A retrospective exploration of overweight adolescent girls' relationships with self, others, and cultural context

Date of Award


Degree Type


Degree Name

Doctor of Philosophy (PhD)


Marriage and Family Therapy


Sexuality and weight, Body image, Parenting teenagers, Overweight adolescent girls, Second-order change, Marriage and family therapy

Subject Categories

Clinical Psychology | Psychology | Social and Behavioral Sciences | Social Psychology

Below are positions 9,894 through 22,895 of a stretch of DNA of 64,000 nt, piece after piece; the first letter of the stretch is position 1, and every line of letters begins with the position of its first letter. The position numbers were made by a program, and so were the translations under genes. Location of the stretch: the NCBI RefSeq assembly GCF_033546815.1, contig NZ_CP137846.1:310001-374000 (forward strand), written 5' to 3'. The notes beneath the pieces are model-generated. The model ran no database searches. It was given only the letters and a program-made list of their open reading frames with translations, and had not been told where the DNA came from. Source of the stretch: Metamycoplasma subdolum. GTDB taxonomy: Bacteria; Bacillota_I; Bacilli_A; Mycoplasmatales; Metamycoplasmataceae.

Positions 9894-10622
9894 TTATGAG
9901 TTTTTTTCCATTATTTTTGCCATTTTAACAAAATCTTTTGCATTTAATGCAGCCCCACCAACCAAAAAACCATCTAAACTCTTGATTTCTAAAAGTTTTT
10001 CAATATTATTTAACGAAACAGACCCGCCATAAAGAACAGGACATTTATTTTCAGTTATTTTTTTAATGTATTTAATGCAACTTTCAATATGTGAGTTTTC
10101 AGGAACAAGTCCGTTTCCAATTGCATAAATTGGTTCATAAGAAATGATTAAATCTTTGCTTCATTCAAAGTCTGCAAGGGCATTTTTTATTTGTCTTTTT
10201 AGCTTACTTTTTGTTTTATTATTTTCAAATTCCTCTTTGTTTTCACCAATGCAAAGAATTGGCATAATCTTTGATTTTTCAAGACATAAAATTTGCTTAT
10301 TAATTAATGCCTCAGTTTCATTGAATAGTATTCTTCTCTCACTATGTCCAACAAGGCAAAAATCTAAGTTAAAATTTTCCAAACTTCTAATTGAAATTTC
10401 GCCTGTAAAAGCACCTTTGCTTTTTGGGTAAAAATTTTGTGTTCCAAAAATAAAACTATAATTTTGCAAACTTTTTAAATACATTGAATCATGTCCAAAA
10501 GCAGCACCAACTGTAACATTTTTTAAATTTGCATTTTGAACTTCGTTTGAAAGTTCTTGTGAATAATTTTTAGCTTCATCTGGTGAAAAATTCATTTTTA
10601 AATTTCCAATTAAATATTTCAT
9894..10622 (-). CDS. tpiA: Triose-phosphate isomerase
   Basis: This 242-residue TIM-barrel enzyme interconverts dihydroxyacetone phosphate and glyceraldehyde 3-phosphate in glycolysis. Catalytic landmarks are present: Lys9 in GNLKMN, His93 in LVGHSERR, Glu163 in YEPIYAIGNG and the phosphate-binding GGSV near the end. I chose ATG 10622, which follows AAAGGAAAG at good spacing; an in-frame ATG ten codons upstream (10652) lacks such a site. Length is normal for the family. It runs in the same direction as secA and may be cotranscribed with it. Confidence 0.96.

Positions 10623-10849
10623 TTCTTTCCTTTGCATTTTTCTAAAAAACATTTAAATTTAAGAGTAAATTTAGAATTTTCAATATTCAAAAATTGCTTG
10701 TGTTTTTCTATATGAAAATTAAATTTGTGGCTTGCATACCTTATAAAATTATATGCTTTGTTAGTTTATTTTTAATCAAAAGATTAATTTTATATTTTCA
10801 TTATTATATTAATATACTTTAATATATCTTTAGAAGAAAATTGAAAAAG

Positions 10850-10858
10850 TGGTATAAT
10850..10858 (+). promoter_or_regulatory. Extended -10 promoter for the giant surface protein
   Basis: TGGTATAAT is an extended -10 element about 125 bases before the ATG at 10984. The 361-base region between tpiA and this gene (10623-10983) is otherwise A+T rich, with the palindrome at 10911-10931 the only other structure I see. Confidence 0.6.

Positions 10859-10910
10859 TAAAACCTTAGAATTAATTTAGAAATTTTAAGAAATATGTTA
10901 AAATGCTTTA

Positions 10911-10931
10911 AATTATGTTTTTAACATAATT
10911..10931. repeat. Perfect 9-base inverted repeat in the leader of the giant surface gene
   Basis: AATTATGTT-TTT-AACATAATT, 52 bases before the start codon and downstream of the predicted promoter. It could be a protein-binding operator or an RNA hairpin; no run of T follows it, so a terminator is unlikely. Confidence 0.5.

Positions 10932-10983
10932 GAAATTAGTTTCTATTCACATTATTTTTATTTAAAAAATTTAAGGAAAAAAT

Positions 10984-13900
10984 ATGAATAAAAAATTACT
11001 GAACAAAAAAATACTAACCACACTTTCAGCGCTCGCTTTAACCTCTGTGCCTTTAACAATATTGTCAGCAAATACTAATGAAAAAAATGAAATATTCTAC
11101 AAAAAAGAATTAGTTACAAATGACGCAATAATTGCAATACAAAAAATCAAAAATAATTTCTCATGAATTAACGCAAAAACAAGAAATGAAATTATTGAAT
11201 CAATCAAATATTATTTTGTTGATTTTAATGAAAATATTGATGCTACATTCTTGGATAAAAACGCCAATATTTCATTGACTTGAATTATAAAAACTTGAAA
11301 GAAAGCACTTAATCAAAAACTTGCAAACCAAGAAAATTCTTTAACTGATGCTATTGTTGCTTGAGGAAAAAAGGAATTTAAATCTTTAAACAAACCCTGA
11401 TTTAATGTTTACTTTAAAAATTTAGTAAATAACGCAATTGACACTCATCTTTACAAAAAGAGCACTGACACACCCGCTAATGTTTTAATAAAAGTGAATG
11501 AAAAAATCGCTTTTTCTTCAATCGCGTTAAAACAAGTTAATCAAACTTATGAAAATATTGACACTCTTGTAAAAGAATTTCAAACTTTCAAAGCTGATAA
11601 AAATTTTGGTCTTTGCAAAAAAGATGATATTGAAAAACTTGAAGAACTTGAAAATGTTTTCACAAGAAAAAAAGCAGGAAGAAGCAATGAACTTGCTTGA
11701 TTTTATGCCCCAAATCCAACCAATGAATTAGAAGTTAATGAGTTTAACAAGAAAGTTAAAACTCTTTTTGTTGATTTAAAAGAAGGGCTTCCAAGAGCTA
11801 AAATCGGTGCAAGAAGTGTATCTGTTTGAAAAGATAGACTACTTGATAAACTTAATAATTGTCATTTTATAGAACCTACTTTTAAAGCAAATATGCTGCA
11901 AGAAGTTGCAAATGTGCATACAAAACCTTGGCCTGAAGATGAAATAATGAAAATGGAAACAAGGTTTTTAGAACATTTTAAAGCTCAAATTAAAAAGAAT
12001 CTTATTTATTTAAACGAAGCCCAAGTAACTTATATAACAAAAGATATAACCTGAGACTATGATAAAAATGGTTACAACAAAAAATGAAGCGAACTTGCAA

Using systems theory as a main theoretical influence, this phenomenology explored relational experiences with self, others, and cultural context. Twelve women who were currently between the ages of 22-29 and who, regardless of current weight, were overweight at some point in their adolescence, were interviewed over the telephone about their relational experiences as adolescents. These interviews produced 12 hours and 47 minutes of data which provided a wealth of information. Results of the interviews were presented in the domains of self, others, cultural context, and after adolescence/now. The domain of self revealed that weight was a focal point in the participants' relationship with self. It also highlighted the importance of sexual development in overweight adolescent girls. The domain of others revealed the important distinction between commentary and conversation in communication about weight-related issues. The domain of cultural context illuminated the influence of Western culture beauty ideals and enumerated ways in which participants, as adolescents, perceived that they were isolated from elements of culture. Finally the domain of after adolescence emphasized current perceptions around weight and revealed insights about the process of transformation. Based on participants' experiences during their adolescence, implications of the study highlighted the importance of, and stressed the need for, second-order change in the lives of overweight adolescent girls. Three specific areas of therapeutic intervention were suggested. Limitations of the study were addressed and directions for future research were discussed.


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